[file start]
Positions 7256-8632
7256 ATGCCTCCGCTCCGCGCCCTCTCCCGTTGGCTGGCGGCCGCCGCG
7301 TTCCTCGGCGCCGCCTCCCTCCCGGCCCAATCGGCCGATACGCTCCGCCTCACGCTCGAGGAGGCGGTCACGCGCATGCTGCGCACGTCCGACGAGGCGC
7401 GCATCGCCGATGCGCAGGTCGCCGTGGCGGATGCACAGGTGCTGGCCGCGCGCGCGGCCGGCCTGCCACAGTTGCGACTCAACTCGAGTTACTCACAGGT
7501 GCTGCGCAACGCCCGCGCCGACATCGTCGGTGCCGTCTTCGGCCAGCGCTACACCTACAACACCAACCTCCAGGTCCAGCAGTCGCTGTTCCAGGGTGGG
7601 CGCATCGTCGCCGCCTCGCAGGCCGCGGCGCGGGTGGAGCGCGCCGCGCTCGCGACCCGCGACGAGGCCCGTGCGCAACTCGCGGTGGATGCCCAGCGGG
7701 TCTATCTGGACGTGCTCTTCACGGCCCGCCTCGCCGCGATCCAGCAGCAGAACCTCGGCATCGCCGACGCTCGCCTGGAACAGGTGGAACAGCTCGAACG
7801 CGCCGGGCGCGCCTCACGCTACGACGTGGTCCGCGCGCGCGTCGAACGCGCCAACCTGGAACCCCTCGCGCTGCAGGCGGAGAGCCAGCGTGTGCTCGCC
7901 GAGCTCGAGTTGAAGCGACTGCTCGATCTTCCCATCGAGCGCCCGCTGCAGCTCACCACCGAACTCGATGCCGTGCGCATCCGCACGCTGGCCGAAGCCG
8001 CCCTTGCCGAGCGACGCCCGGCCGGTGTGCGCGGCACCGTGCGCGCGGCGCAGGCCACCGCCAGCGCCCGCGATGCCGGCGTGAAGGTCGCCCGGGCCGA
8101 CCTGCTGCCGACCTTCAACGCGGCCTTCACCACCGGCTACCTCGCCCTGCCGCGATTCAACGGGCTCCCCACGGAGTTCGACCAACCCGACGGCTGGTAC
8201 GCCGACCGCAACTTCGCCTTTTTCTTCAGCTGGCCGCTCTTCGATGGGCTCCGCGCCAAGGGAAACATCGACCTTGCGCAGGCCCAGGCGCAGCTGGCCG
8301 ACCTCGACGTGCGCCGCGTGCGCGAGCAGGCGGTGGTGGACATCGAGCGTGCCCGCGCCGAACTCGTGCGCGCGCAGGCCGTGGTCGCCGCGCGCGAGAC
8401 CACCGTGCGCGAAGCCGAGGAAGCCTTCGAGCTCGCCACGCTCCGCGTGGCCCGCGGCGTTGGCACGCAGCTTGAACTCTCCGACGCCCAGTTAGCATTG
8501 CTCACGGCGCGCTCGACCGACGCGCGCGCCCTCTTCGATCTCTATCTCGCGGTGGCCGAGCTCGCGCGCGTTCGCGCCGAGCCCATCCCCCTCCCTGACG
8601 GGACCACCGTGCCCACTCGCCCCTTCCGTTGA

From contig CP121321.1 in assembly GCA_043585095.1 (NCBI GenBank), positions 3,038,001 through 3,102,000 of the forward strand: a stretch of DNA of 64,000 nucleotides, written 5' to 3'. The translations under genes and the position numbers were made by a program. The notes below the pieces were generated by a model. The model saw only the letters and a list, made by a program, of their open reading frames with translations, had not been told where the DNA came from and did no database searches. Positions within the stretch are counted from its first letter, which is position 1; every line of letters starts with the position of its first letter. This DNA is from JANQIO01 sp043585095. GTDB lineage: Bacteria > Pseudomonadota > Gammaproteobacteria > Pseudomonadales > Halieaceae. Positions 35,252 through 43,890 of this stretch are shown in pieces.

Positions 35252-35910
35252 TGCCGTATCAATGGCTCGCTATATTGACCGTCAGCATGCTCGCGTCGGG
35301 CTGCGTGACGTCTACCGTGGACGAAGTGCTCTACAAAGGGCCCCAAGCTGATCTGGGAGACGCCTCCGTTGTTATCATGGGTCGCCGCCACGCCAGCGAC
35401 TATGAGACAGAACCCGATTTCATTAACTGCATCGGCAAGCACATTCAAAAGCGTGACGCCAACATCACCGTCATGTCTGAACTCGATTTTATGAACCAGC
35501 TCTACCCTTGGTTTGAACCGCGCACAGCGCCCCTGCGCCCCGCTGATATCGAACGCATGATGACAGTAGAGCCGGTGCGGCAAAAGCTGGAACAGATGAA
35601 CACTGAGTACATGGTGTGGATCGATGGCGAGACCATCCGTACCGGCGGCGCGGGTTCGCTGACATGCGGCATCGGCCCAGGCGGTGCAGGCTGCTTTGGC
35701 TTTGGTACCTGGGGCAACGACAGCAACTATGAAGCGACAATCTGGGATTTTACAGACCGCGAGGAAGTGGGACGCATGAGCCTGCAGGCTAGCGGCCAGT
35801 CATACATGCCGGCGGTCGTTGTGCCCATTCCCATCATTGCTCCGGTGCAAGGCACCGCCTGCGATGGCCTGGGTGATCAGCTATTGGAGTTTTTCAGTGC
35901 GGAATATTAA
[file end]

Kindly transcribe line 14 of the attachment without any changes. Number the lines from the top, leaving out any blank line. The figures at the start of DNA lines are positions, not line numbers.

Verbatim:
8401 CACCGTGCGCGAAGCCGAGGAAGCCTTCGAGCTCGCCACGCTCCGCGTGGCCCGCGGCGTTGGCACGCAGCTTGAACTCTCCGACGCCCAGTTAGCATTG